The Life's Little Mysteries blog is in the midst of a string of posts that are, basically, like Marvel Comics "What If?" series as applied to the scientific history of Earth.
For example: What if humans had evolved to include more than two sexes, or to need three or more sex cells in order to procreate? What if Pangea (everybody's favorite supercontinent) had never split into chunks? What if Earth had never been in a massive collision with another, huge space object—meaning, what if the Moon didn't exist?
Now, if you've read very many of the comics you know that the answer to "What If?" is almost always "everybody dies". This series of posts is a bit less fatalistic. But, still, the point is made—these changes would radically alter life as we know it, and not necessarily in ways that sound like a lot of fun.
Take that question about the Moon. The implications of a Moon-less Earth are farther-reaching than you might guess:
Huge tides generated by the moon – which orbited much closer to Earth when it formed – washed the chemical building blocks for life from land into the oceans and helped "stir up the primordial soup," said Neil Comins, a professor of physics at the University of Maine.
The moon's gravity has helped slow Earth's rotation from an initial six-hour day to our current 24-hour day, while also stabilizing the tilt of our planet's axis, and thereby moderating the seasons. Life forms on a moonless Earth would therefore have different patterns of activity per the short days and nights, Comins told Life's Little Mysteries. These creatures might need to migrate more frequently to cope with extreme climate swings as well.
I'm currently attending the Marine Biological Laboratory's 10-day science journalism fellowship. As part of that, I get to do some hands-on science experiments and get a better perspective on how the work of science is done and how data is collected. Along with five other fellows, I spent last weekend collecting A LOT of data in Massachusetts' Harvard Forest—3,500 acres of extremely well-documented wilderness.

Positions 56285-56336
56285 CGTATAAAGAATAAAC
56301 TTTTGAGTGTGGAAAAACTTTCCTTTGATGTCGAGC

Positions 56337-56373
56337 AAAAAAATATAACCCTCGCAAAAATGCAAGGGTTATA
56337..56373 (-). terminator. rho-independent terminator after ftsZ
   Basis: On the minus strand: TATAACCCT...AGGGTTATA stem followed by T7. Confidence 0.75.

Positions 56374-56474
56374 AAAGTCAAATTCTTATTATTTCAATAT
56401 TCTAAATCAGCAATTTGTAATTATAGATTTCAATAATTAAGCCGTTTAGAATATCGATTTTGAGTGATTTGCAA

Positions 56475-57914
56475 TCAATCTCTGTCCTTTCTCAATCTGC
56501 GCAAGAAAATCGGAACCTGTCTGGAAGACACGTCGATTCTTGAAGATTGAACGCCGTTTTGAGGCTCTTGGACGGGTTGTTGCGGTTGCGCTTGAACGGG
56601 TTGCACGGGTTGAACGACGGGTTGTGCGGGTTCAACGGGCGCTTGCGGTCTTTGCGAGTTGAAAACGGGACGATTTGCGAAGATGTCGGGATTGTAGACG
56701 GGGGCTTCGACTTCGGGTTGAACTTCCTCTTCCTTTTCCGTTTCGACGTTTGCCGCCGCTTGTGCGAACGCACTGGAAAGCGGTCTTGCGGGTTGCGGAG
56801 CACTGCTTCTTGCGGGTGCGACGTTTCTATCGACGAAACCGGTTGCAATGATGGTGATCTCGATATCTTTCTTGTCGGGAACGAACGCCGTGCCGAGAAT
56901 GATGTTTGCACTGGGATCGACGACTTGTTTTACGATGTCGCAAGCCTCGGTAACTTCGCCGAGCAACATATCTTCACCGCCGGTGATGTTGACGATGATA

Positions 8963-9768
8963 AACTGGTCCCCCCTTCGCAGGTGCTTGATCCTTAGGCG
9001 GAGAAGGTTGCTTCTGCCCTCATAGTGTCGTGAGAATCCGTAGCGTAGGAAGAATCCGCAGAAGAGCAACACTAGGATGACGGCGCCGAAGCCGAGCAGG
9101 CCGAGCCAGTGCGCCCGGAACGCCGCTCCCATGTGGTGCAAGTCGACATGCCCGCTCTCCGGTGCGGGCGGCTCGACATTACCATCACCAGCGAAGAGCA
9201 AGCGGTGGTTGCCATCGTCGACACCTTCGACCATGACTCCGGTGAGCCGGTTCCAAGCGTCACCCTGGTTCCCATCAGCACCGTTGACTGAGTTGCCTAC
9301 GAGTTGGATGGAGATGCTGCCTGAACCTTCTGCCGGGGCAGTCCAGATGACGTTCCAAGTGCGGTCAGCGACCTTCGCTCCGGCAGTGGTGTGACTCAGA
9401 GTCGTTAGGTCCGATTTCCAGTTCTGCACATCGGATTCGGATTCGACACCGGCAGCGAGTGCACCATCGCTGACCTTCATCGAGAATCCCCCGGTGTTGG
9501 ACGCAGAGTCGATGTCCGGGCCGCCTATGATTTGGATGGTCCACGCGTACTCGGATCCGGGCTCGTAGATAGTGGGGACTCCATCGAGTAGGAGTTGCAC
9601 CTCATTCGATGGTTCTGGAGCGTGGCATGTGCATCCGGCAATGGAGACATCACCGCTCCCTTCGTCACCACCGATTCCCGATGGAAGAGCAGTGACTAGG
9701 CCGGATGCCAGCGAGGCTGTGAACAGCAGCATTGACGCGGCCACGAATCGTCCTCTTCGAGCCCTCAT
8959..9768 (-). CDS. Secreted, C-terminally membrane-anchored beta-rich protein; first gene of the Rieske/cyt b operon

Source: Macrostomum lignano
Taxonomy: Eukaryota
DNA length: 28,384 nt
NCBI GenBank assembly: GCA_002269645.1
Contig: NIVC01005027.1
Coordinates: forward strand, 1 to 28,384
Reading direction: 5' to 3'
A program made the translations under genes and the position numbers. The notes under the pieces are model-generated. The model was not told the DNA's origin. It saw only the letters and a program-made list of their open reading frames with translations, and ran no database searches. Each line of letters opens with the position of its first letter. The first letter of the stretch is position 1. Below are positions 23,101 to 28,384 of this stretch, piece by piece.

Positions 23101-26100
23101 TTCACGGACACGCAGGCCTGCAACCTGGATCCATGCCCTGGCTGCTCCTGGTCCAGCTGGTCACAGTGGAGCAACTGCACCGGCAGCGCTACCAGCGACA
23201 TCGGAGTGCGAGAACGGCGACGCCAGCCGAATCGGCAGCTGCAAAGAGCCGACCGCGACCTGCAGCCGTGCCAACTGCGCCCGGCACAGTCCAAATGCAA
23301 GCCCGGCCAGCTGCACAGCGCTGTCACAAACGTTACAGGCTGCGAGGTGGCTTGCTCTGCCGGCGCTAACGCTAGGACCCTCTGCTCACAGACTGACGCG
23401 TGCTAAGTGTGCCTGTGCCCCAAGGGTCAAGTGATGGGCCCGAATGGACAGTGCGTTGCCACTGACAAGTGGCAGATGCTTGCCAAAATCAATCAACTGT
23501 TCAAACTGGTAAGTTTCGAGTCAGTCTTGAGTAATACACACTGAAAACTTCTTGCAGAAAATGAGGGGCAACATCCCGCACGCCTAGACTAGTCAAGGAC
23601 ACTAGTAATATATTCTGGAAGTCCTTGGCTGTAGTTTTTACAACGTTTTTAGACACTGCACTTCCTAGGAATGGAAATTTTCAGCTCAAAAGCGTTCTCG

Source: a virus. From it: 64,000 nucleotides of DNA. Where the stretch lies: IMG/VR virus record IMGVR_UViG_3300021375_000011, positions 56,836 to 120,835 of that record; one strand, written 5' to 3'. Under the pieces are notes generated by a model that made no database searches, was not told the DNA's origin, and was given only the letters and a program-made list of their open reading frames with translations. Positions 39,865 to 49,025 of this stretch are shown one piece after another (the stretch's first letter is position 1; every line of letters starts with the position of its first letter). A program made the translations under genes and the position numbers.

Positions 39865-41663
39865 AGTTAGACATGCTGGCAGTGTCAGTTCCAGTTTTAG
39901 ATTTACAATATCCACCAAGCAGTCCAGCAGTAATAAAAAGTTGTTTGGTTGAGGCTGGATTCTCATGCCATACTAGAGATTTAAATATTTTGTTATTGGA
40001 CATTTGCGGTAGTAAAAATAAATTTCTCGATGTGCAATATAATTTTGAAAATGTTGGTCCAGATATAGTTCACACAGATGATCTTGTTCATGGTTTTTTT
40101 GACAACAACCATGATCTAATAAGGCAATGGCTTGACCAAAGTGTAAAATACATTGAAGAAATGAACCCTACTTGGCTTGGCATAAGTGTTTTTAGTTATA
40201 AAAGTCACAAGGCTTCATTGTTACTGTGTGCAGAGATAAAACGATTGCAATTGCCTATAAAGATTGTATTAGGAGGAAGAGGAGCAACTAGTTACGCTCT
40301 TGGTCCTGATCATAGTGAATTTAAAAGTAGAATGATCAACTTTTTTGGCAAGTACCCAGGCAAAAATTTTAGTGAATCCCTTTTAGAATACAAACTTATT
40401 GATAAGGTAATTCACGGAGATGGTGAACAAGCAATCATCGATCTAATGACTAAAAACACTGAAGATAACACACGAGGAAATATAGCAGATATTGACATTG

All this week, I'll be posting some of the highlights from my trip—videos and photos that will introduce you to the Harvard Forest, how science is done in the field, and to some of the key ideas that I'm learning during my time here.
This will be the central access point for all those posts. Check back every day to see what's new.
Full list of posts updated Monday, February 6. This is the final update.
Last week, I asked BoingBoing readers to send me images and stories about your favorite museum exhibits—beloved displays and collections squirreled away in museums that might not have a big profile outside your state or region. The challenge was triggered by an awesome photo of a mummified Ice Age bison on display in Fairbanks, Alaska.
But this series also has roots in my own love of the museum exhibits that defined my childhood. Over the coming week, I'll be posting more "My Favorite Museum Exhibit" entries. I'll update the list here, and this post will be the one-stop place to check if you want to read them all. But I also wanted to use this space to share one of my favorite museum exhibits—the Panorama of North American Plants and Animals at the University of Kansas' Dyche Museum of Natural History.
Taxidermy is not normally my thing. I love dinosaur bones, but dioramas always make me feel like I'd rather just be at a zoo, or watching a nature special on TV. This is especially true of the "local flora and fauna" sort of museum dioramas. I have seen squirrels, thanks. But the Panorama is something else, a work that transcends its genre to become true art and a temple to Maker creativity.